The best overall response rate [ORR] was 94% for the AO group [95% CI, 89%-97%] and 79% [95% CI, 72%-84%] for the CO group [P < .0001]. For the acalabrutinib monotherapy group, the best ORR was 86% [95% CI, 80%-90%; P = .80]. There [was a higher rate] of complete response in the AO group [13%], compared with acalabrutinib alone [1%], or the chemotherapy combination [5%], and the rate of stable disease was 2%, 5%, and 9%, respectively. The difference in OS between the AO arm and the chemotherapy arm was very close to being significant [HR, 0.47; 95% CI, 0.21-1.06; P = .0577]. We need to remember that patients [who progressed on CO] did cross over to the acalabrutinib arm.8
In all the subgroups, defined by age, Rai stage, performance status, bulky disease, or the presence or absence of del(11)(q22.3), mutated IGHV, [or del(17)(p13.1) with or without mutated TP53], patients who received acalabrutinib alone or in combination with obinutuzumab did better than [those who received] chemotherapy.10
Do BCL2 inhibitors appear to be a viable alternative to BTK inhibitors as frontline CLL therapy? How do they perform with respect to IGHV mutation status?
The phase 3 CLL14 trial [NCT02242942] compared the combination of venetoclax plus obinutuzumab [VO] with the combination of chlorambucil plus obinutuzumab [CO] in first-line CLL.11
The PFS was clearly superior at the 4-year mark, 74.0% for patients receiving VO versus 35.4% for patients receiving CO [HR, 0.33; 95% CI, 0.25-0.45; P < .0001]. The 4-year time-to-next-treatment rate is also clearly superior, 81.08% versus 59.9%, respectively [HR, 0.46; 95% CI, 0.32-0.65; P < .0001].11,12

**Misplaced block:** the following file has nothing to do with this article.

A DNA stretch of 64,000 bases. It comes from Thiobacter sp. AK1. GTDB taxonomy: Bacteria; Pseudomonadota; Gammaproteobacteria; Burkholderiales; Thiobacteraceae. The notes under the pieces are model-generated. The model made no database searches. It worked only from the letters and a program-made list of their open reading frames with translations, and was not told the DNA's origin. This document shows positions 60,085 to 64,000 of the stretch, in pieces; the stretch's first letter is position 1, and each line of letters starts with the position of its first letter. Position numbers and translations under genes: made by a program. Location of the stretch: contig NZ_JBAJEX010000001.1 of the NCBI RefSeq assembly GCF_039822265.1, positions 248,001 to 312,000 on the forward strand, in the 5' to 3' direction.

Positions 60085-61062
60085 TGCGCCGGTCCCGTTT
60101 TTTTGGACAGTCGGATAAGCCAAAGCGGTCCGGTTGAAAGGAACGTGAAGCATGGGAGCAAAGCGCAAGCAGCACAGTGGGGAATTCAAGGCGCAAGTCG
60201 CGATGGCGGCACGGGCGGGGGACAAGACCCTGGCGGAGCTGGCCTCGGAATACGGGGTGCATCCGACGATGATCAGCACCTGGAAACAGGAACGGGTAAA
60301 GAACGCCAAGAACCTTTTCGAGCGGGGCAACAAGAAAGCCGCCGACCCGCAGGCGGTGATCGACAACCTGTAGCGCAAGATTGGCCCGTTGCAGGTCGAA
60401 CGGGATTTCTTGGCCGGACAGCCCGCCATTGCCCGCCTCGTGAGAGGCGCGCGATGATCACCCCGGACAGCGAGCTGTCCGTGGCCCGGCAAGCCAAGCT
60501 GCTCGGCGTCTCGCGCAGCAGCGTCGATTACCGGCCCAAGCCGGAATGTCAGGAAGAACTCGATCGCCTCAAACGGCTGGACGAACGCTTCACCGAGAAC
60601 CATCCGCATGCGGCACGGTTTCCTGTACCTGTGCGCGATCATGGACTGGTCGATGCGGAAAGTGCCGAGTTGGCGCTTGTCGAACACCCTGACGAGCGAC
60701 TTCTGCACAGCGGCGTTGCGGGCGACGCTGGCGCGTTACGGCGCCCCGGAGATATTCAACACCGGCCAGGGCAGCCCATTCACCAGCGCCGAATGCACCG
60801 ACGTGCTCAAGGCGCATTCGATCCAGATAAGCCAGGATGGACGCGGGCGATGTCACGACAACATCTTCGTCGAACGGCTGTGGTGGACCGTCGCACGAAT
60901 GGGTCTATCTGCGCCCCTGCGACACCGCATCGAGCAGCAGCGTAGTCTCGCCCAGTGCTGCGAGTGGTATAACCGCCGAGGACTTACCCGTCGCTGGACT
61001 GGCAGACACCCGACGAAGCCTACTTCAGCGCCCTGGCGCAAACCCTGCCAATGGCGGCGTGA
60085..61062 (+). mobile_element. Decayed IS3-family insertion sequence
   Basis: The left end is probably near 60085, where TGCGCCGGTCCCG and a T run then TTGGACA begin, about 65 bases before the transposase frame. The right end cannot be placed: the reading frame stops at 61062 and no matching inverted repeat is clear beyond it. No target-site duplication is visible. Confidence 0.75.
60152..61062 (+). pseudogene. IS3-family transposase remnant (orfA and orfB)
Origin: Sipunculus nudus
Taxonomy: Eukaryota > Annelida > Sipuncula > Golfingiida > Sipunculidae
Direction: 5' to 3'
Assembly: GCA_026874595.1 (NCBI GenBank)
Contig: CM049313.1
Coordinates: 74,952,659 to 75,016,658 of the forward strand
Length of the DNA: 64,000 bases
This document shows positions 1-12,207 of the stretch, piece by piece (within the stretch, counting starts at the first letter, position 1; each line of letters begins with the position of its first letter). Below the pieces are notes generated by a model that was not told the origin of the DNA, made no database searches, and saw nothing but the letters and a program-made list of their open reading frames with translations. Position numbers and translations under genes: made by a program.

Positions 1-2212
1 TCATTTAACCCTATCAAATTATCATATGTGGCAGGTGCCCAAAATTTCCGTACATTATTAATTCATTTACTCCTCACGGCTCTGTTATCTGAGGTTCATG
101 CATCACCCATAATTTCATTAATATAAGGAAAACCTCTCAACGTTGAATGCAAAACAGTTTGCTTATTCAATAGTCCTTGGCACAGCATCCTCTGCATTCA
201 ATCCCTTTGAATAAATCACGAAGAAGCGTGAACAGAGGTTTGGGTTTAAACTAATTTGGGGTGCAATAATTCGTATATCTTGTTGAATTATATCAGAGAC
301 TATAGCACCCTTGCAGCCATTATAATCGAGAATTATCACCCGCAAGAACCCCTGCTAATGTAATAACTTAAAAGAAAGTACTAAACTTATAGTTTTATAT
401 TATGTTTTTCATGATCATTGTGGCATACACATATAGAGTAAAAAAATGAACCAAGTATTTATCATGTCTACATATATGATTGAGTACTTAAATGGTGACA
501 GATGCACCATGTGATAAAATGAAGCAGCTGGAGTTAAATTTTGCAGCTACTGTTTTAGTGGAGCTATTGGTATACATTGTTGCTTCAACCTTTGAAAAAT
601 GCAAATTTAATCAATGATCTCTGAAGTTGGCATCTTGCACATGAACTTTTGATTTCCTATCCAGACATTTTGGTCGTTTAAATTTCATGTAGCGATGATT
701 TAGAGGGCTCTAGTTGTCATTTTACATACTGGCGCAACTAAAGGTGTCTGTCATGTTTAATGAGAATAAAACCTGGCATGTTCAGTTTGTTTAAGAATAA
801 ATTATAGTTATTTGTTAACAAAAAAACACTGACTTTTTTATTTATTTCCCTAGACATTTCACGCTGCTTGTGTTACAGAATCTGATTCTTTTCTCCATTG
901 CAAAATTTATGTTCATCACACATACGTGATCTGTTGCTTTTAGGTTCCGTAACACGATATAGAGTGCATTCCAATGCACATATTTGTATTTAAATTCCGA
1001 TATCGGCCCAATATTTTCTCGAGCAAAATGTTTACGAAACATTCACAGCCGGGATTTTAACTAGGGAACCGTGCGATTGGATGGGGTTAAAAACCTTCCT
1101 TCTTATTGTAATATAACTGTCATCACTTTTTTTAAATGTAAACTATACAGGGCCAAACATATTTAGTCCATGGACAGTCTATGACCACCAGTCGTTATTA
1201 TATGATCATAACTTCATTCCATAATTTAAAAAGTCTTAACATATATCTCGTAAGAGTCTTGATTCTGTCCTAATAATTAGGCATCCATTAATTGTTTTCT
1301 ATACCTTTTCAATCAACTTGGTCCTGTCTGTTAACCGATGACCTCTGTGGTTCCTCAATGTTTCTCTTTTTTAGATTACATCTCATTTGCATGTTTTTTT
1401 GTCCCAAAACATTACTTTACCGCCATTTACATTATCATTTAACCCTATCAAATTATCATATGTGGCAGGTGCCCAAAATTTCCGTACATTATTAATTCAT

This [study also looked at] PFS by IGHV mutation. Whether they had IGHV mutation or not, patients did very well with the venetoclax combination [HR, 1.96; 95% CI, 0.92-4.17; P = .08].
Does frontline therapy with venetoclax help to achieve undetectable MRD? They also looked at minimal residual disease [MRD] in peripheral blood and bone marrow. [In all subgroups], there was significant response in favor of the venetoclax combination. With VO, 75.5% of patients achieved undetectable MRD, and 55.8% of these achieved complete response [CR]. With CO, 35.2% of patients achieved undetectable MRD, and 40.8% of these achieved CR [P < .001 for MRD and CR assessments]. Results were similar when MRD was assayed in the bone marrow. So, VO induces deeper remission.